In Thailand, the merit making usually involves a monetary expenditure, obviously the richer you are the easier you accumulate merits, thereby ensuring your good karma. In other words, in Thailand you can buy everything with money, including
the afterlife. One should be able to actually check out all these reborn individuals, to see if the merit makings paid off… I’ve come across some Thai people who can tell me what their previous life form was. Then you look at the countless
unfortunates who live in poverty or just over the breadline and wonder what sins they might have committed in their previous lives to deserve their fate. Perhaps they were policemen, politicians, mafia, media tycoons, pimps and mamasans, etc….
Fat chance, hey? But I digress….
If you had read through this series from part 1 to part 5, you could not help getting a feeling that I’m a cynic and I am, but I was not one 25 years ago. My adventure with Thailand started with the best of intentions of embracing
the country and its people. The longer I was involved, the deeper I looked beyond the façade, the more experiences I lived through, the more I got to know how it operates, the lesser I liked it. I’m not totally disillusioned, as I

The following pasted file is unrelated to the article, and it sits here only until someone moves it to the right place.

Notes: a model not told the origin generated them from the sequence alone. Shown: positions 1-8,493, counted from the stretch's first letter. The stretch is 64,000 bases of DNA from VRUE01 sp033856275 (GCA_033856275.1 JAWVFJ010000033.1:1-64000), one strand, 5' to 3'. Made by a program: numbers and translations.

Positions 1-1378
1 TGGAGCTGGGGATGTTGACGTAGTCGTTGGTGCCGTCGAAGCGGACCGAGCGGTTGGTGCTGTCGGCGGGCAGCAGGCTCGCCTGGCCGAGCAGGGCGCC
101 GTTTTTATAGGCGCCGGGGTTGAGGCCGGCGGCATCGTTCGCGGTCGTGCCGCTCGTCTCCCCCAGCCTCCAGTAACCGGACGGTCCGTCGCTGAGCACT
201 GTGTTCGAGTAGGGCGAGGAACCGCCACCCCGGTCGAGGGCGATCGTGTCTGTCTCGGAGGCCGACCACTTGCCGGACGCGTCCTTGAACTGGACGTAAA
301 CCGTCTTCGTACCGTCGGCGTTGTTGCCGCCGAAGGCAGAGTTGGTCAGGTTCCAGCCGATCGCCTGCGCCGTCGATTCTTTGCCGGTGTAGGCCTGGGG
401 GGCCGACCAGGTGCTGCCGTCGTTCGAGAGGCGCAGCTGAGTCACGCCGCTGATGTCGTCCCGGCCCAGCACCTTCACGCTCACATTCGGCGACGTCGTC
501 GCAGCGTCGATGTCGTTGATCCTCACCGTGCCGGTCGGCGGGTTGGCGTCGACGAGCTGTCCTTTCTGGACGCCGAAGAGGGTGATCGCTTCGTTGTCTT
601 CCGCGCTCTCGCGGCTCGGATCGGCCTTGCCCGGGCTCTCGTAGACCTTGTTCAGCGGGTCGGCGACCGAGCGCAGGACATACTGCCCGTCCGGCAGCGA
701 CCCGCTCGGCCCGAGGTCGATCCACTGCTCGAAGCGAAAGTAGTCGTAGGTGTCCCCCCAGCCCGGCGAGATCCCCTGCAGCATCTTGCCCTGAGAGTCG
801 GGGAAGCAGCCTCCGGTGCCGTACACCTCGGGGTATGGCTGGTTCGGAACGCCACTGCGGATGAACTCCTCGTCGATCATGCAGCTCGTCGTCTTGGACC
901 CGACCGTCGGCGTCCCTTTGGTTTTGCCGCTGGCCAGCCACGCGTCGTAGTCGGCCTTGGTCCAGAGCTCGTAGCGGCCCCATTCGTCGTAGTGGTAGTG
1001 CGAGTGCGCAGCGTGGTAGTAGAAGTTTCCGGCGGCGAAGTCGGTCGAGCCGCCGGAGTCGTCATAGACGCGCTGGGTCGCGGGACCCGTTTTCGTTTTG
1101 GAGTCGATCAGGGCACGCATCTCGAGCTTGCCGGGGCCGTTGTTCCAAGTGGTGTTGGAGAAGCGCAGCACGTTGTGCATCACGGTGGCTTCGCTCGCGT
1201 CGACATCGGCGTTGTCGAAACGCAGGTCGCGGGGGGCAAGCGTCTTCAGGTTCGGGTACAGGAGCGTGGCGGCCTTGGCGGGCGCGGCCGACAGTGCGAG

recognize that all folks where ever they come from are imperfect. I don’t think the Thais are worse than any other people of the world, but a lot of them pretend to be something they’re not.
I like to call a spade a spade, no beating around the bush, most people who come in contact with me know that whatever they see is what they get. I’m not saying this is a general trait of all farangs, best example is President Bush
invading Iraq under false pretences. Now, I think if he’d been honest enough to explain that he needs to get his hands on the oil, as it’s a lifeline of our western economy and vital to the lifestyles we’re used to, he would